Patroness of Those Who Suffer With Nervous and Mental Afflictions

There is a place in Belgium called Geel with a special community practice toward the mentally ill faithful. So many pilgrims flock to the site for the healing of mental afflictions that extra housing had to be built. When that overflowed, patients were taken into the homes of townspeople, a tradition that continues to this day. The “boarders,” as they are called, are treated as members of the town, and do simple labor in the community, as their afflictions allow. Some stay only a few months, others settle there permanently. The success of the Geel program is studied to this day.

The pilgrimage is made to Geel because of a young girl named Dymphna, patron Saint of runaways, psychologists, psychiatrists, neurologists, those suffering mental illness, and survivors of sexual, emotional, and/or physical abuse, especially that which has been perpetrated by family members.

St. Dymphna, 2016St. Dymphna, after a prayer card. From the 2016 series.

Dymphna was born in Ireland in the 7th century to a devout Christian mother and a pagan father. When she was 14 years old, she consecrated her life to Christ and took a vow of chastity.
According to her legend, it was around this time that her mother died, and her father made plans to marry again- and to make Dymphna his new bride. When she learned of her father’s plans, she escaped her home with the help of a priest named Gerebran. They sailed for what is now Belgium. Hiding in Geel, Dymphna used her wealth to build a hospital for the destitute.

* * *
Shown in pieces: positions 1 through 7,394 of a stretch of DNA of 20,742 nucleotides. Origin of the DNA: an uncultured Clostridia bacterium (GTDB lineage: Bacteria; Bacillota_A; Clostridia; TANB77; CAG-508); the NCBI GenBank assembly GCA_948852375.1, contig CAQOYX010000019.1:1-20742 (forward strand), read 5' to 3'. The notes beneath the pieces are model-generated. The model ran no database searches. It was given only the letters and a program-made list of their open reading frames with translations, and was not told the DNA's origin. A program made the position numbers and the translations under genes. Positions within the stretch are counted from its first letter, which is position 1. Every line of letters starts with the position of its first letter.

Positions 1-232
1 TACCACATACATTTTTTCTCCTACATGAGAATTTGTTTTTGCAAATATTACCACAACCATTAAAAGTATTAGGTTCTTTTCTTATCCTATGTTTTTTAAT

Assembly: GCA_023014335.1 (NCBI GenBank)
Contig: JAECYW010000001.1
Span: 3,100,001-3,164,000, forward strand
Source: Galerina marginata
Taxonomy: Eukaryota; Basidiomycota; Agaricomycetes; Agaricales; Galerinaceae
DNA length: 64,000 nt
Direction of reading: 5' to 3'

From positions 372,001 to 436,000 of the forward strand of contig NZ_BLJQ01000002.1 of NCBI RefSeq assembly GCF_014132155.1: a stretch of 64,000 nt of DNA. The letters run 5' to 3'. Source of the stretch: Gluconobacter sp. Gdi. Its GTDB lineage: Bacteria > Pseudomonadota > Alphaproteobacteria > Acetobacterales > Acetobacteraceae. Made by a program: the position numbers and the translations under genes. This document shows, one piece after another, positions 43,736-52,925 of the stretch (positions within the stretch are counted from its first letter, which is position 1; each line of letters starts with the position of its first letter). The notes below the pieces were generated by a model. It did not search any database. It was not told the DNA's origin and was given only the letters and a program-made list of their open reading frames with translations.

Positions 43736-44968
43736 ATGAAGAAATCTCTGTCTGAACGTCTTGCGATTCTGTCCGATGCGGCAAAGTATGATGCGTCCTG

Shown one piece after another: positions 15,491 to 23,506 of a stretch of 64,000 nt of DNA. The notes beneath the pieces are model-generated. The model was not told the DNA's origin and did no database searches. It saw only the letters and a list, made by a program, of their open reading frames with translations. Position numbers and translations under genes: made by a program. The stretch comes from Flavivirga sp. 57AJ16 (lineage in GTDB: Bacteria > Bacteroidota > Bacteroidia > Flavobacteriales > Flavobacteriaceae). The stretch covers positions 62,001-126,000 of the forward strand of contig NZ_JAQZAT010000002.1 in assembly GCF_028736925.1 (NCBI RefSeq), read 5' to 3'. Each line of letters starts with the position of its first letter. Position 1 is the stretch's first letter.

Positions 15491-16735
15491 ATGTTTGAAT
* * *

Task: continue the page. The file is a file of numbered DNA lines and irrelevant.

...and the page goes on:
Within a year, her father tracked her down in Geel. He had Gerebran beheaded and insisted Dymphna return to Ireland and marry him. She refused. Her father murdered her as well, cutting off her head. She was 15.

Gerebran and Dymphna’s remains were gathered and laid to rest in a cave in Geel. (They’ve since been moved to church reliquaries.) In the 1300’s, both Dymphna and Gerebran were sainted, and in 1349, a church was built in Geel in honor of St. Dymphna.

Prayer for St. Dymphna

Good Saint Dymphna, great wonder-worker in every affliction of mind and body,
I humbly implore your powerful intercession with Jesus through Mary,
the Health of the Sick, in my present need.
(Mention it.)
Saint Dymphna, martyr of purity,
patroness of those who suffer with nervous and mental afflictions,
beloved child of Jesus and Mary,
pray to Them for me and obtain my request.

(Pray one Our Father, one Hail Mary and one Glory Be.)

Saint Dymphna, Virgin and Martyr, pray for us.


Sources:
Jay, Mike. “The Geel Question.” Aeon. 09 Jan. 2014. 10 Oct. 2016
Kirsch, Johann Peter. “St. Dymphna.” The Catholic Encyclopedia. Vol. 5. New York: Robert Appleton Company, 1909. 09 October 2016
Citing this page:

Solomon, Alana. “Patroness of Those Who Suffer With Nervous and Mental Afflictions.” Ortolana Studio & Press. Ortolana Studio & Press, 15 May. 2017. Web.

 

And All Manner of Things Shall Be Well